My last two columns have focused on obtaining PPP loans and how to use and track those funds. As I thought about this month’s article, I kept thinking of the old saying, “save for a rainy day.”
All across our country, cities, states, towns and counties have what we in the financial services industry call “rainy day funds.” Those are funds that many municipalities have set aside for difficult times when they may need cash that is not otherwise available.
Throughout my career, I’ve seen these accounts almost exclusively held by state and local governments. It’s rare that I’ve seen them opened or maintained by businesses. The reasons for this are many.
I would suggest it’s mostly driven by the idea that businesses both large and small, public and private, are reluctant to set aside significant amounts cash that is not providing the highest and best return. If there’s anything I’ve learned throughout my career, it’s that things can change in an instant. Those changes can be either good or bad. The last four months have shown everyone in our country just how quickly things can deteriorate.
As we started this year, we were enjoying the strongest economy our country has experienced in many years. Unemployment was at an all-time low, wages were up, the stock market was operated at record levels, housing was strong and businesses across the country were thriving. Nobody could have imagined that before the end of the first quarter, all those economic successes would evaporate.
Combine those challenges with more than two months of protests, riots, violence and looting, and we have a situation in our country that few, if any, could have imaged only a few short months ago.
What we are facing in our industry today is the proverbial “rainy day.” Even though we are deemed an essential industry, we are facing issues that did not exist as we began 2020. Some of us have maintained our businesses without much impact, while others have struggled with the loss of clients whose businesses have closed temporarily or completely gone out of business. Still others are not sure which clients will make it through these difficult days.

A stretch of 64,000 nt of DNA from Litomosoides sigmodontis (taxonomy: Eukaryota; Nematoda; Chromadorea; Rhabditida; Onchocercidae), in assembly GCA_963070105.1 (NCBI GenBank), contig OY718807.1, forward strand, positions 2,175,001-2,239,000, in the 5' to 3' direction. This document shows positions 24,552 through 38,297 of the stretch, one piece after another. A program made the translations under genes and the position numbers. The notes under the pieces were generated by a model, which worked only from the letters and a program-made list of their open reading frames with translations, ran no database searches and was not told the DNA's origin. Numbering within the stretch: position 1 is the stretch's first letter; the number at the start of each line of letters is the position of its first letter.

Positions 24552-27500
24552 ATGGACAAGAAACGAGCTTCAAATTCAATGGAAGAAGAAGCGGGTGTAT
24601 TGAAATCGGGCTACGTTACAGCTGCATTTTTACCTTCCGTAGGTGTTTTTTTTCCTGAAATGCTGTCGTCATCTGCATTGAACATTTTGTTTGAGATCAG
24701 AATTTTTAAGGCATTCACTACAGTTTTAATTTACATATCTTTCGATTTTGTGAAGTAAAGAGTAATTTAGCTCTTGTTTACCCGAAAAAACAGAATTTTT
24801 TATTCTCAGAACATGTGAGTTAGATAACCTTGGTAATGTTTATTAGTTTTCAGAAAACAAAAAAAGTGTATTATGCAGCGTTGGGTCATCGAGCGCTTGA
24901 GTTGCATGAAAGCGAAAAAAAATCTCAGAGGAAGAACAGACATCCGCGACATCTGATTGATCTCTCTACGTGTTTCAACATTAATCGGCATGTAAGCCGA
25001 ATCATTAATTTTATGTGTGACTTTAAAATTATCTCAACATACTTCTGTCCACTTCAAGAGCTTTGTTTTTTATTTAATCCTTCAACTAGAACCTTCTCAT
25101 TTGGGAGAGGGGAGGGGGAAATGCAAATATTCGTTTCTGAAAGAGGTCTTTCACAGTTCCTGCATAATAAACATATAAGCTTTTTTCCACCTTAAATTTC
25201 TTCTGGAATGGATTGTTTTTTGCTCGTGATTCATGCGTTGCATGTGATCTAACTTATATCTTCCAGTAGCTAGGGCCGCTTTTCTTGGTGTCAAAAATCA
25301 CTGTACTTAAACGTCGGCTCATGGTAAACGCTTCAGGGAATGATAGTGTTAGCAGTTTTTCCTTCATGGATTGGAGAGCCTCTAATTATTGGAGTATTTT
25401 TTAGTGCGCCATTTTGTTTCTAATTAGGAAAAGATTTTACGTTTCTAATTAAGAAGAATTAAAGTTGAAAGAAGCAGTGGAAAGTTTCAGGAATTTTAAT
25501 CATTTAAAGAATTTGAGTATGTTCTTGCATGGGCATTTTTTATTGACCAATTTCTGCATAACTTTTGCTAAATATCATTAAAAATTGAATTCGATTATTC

My friends, the “rainy day” has come. Surviving and thriving is completely dependent upon your ability to lead your company and your team through the uncertainty that lies ahead.
The challenges we faced in the midst of a very strong economy have been replaced by concerns about our client’s viability, our ability to operate while protecting ourselves and our employees in a pandemic, and uncertainty about the availability of credit to keep our businesses afloat during these difficult days. So what can we do to keep our companies on the right track?
While none of us can eliminate the challenges I’ve listed above, we can definitely set an example for everyone on our team to follow. Great leaders always rise up during times of crisis. I would encourage you to embrace the three principles below to help your team get through these difficult days.
Plan with Vision
Times may be difficult and uncertain. However, as the leader of your company, you can take some degree of control (and provide comfort to your team) by ensuring that you have a good plan of action. Your plan should show everyone on your team not only where you are but, more importantly, where you are going.
Proceed with Enthusiasm
Great leaders always have a way of inspiring others during difficult times. In times like these, if you can provide any degree of enthusiasm for your team, it’s contagious and will spread throughout your organization. As the leader of your organization, your team will emulate whatever mood you establish. Enthusiasm is a must.
Execute with Excellence
Regardless of the size of your company, insisting that everyone on your team operates with a commitment to excellence will help you survive these “rainy days.” Good enough is not acceptable.
The only thing that separates your company from your competitors is the way you take care of your clients and team members. Satisfied clients and team members who feel valued and appreciated will get you through almost any “rainy day.”